Reuters WASHINGTON (Reuters) — The U.S. government will issue licenses to companies seeking to sell goods to China’s Huawei where there is no threat to national security, Commerce Secretary Wilbur Ross said Tuesday, leaving industry observers unsure about which products will pass muster.
Seeking to revive trade talks with China, President Donald Trump announced last month that American companies would be allowed to sell products to Huawei Technologies Co Ltd, the world’s largest telecommunications equipment maker.
Trump’s comments came after the United States placed Huawei on the Commerce Department’s so-called Entity List in May over national security concerns. U.S. parts and components generally cannot be sold to those on the list without special licenses.
While American chipmakers welcomed Trump’s announcement, many industry and government officials were confused about the new policy.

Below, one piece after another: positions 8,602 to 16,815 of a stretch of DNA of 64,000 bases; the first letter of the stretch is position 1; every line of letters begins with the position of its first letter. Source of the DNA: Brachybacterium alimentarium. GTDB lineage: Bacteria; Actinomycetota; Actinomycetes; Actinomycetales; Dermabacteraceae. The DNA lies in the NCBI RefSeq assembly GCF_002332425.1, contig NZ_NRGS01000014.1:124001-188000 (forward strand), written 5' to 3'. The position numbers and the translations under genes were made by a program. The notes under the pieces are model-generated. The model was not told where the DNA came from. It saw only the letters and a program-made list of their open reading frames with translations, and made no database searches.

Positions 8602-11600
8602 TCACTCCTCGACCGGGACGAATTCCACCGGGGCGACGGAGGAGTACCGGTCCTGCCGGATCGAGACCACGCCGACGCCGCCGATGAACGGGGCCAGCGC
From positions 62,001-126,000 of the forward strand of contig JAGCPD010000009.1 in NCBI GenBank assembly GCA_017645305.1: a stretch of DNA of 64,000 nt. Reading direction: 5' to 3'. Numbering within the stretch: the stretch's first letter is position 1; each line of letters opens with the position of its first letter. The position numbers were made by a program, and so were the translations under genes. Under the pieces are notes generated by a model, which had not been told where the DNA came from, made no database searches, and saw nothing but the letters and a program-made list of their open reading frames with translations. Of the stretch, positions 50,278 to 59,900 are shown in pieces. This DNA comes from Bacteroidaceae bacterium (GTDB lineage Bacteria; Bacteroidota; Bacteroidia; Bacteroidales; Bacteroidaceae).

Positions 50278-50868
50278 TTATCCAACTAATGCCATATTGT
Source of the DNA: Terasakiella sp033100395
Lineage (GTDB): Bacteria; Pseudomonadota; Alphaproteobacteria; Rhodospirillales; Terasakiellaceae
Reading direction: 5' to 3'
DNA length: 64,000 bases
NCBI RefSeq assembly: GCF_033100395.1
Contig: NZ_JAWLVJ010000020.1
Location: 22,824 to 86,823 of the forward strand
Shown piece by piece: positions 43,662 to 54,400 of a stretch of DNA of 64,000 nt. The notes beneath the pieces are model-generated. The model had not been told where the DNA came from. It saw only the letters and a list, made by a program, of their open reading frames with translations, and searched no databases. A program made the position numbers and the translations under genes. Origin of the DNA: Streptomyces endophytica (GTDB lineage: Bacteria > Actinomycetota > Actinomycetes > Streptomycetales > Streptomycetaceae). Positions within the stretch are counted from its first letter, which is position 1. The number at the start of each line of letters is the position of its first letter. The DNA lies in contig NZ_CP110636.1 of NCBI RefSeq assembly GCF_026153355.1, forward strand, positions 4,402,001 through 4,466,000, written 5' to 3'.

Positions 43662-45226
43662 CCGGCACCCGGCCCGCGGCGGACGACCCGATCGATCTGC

Speaking at a conference in Washington, Ross affirmed that Huawei would remain on the Entity List, meaning winning licenses would require overcoming a presumption of denial, and said the scope of items requiring licenses would not change. However, he opened the door to some approvals.
“To implement the president’s G20 summit directive two weeks ago, Commerce will issue licenses where there is no threat to U.S. national security,” Ross said, referring to Trump’s announcement at the meeting of world leaders in Japan.
“Within those confines, we will try to make sure that we don’t just transfer revenue from the U.S. to foreign firms,” he said.
After Huawei was added to the Entity List, the semiconductor industry lobbied the U.S. government to be allowed to sell nonsensitive items that Huawei could easily buy abroad, arguing that a blanket ban would harm American companies.Speech